Suicide

March 28th, 2009 by Ben Goldacre in bad science, references, suicide | 89 Comments »

Apologies for the exegesis, but I would like to formally introduce this piece as what I hope is my first unambiguous abuse of my position as a “columnist”. I had an acquaintance – the partner of a cherished ex-girlfriend – die in tragic circumstances (not suicide, as it happens) and the details were pored over hideously and unnecessarily by the media for no reason other than prurience and a desire to make a spectacle of someone else’s pain. The media have made it quite clear that they cannot be trusted to report sensibly on coroners’ inquests, and so they have made it quite clear that they should be expelled from them. Read the rest of this entry »

Venal, misleading, pathetic, dangerous, stupid, and busted

March 21st, 2009 by Ben Goldacre in bad science, evidence, media, screening | 69 Comments »

Ben Goldacre
The Guardian
Saturday 21 March 2009

Science is not difficult to explain. Today we will see how British journalists go out of their way to cherry pick which evidence they cover, and then explain the risks and benefits in what has been shown to be the single most unhelpful way possible.

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In praise of chaotic puerile disseminated investigative journalism

March 20th, 2009 by Ben Goldacre in bad science, dore | 16 Comments »

Here’s a video of the bloggers’ session at the totally excellent Convention On Modern Liberty a few weeks ago. My bit starts at 11min:10secs, and I speak in a crescendoingly impassioned manner in praise of chaotic puerile disseminated investigative journalism, this time in relation to the Dore “miracle cure for dyslexia” saga.

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Lloyds and Carbon Monoxide

March 17th, 2009 by Ben Goldacre in bad science, cash-for-"stories", churnalism, statistics | 29 Comments »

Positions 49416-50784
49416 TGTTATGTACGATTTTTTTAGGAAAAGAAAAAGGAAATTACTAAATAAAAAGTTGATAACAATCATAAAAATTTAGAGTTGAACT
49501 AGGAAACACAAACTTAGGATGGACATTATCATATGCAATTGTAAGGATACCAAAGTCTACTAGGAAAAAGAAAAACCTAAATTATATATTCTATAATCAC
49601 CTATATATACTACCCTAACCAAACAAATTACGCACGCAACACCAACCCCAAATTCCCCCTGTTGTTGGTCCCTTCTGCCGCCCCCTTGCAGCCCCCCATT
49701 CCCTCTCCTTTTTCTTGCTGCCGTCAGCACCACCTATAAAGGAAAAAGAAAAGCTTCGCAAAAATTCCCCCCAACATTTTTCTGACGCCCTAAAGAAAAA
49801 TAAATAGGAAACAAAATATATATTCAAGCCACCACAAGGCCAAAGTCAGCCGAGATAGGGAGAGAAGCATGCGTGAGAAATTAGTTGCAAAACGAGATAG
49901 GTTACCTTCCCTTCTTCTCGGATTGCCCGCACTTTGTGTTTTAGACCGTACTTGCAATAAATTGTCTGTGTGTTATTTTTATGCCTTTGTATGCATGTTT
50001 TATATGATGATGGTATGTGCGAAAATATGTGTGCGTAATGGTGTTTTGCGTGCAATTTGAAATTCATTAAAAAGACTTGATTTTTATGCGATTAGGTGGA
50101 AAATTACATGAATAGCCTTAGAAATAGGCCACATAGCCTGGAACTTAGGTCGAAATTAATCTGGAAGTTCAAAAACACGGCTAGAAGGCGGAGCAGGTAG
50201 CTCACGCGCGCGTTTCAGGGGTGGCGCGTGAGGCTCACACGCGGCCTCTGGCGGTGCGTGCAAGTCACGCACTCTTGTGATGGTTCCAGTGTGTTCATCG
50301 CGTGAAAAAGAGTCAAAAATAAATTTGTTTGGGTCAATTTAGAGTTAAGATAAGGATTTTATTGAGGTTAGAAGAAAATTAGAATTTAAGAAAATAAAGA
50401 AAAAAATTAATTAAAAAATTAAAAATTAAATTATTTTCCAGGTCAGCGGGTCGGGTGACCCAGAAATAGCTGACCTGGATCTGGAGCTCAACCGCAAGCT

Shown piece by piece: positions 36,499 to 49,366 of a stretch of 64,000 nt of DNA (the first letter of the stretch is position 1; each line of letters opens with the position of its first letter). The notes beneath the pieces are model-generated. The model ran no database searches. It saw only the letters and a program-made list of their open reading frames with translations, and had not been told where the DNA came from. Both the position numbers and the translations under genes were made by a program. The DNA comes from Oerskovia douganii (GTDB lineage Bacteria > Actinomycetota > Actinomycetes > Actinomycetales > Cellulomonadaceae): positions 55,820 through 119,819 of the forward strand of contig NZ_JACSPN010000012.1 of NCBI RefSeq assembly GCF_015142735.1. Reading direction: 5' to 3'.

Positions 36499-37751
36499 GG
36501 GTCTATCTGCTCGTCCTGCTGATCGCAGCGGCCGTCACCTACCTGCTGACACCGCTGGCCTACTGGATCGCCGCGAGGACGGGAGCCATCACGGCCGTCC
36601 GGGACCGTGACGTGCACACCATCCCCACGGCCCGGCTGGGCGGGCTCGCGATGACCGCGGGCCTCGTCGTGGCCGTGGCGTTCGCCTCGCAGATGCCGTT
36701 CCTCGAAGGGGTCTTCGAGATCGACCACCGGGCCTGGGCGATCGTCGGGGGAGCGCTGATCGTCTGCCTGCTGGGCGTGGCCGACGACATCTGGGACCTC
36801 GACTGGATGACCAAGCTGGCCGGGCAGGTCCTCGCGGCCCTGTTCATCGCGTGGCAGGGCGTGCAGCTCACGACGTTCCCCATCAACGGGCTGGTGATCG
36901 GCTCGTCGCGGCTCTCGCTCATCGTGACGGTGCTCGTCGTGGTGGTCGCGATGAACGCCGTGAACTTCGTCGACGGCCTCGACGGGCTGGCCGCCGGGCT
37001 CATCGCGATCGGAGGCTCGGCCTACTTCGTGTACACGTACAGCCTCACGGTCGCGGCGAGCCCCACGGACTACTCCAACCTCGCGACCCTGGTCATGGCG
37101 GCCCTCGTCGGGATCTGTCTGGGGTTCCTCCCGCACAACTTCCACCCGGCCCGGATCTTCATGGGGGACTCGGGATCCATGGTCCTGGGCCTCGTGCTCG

Just looked this up myself and saw that for some reason it never got posted on the blog, so here it is.

Ben Goldacre
The Guardian
Saturday 10th October 2008

What I like about Bad Science is that it’s a game the whole family can play. This month “Lloydspharmacy”, as Lloyds Pharmacy insist on being called, is trying to flog carbon monoxide detectors (for only £12.99). It is a noble calling, so it decided to follow industry protocol for getting its product and brand into the media: it produced a misleading set of superficially plausible survey figures to massage our prejudices, which journalists obediently copied and pasted out of the Lloyds press release email and into their word processors, to make a “news” article. Read the rest of this entry »

Scumbag

March 14th, 2009 by Ben Goldacre in bad science, fraud | 85 Comments »

Ben Goldacre
The Guardian
14 March 2009

Like you, I’ve developed a sneaking respect for all the fun and interesting tricks a person can use to distort the scientific evidence, so Dr Scott S Reuben is a double scumbag: this week, in the biggest fraud case from recent medical history, he has been caught out, rather unimaginatively, just fabricating his data.

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Christ I need a haircut

March 11th, 2009 by Ben Goldacre in bad science, MMR | 77 Comments »

Here’s a fun piece I did with Nick Wallis for ITV London on Monday. Bad hair, ridiculous venue changes, and tiggerish over-excitablility aside, I think it’s actually quite good, and the wholesome outro at the end made me want to give Alastair Stewart a great big cuddle.

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We’ve come across a sticky patch. We’re going to have to work through it, or get out and go our separate ways.

March 7th, 2009 by Ben Goldacre in bad science, pr guff, scienciness | 44 Comments »

Ben Goldacre
The Guardian,
Saturday 7 March 2009

A truly groundbreaking document has been leaked onto the internet. The claim is that this 27-page wonder represents a successful $1.5m pitch to make a slight modification to the Pepsi logo. Welcome to the science of PR. Read the rest of this entry »

What should it say on the back of my book?

March 3rd, 2009 by Ben Goldacre in bad science | 150 Comments »

Briefly.

As you can imagine I’m a bit of a control freak about precision and dumbing down, Read the rest of this entry »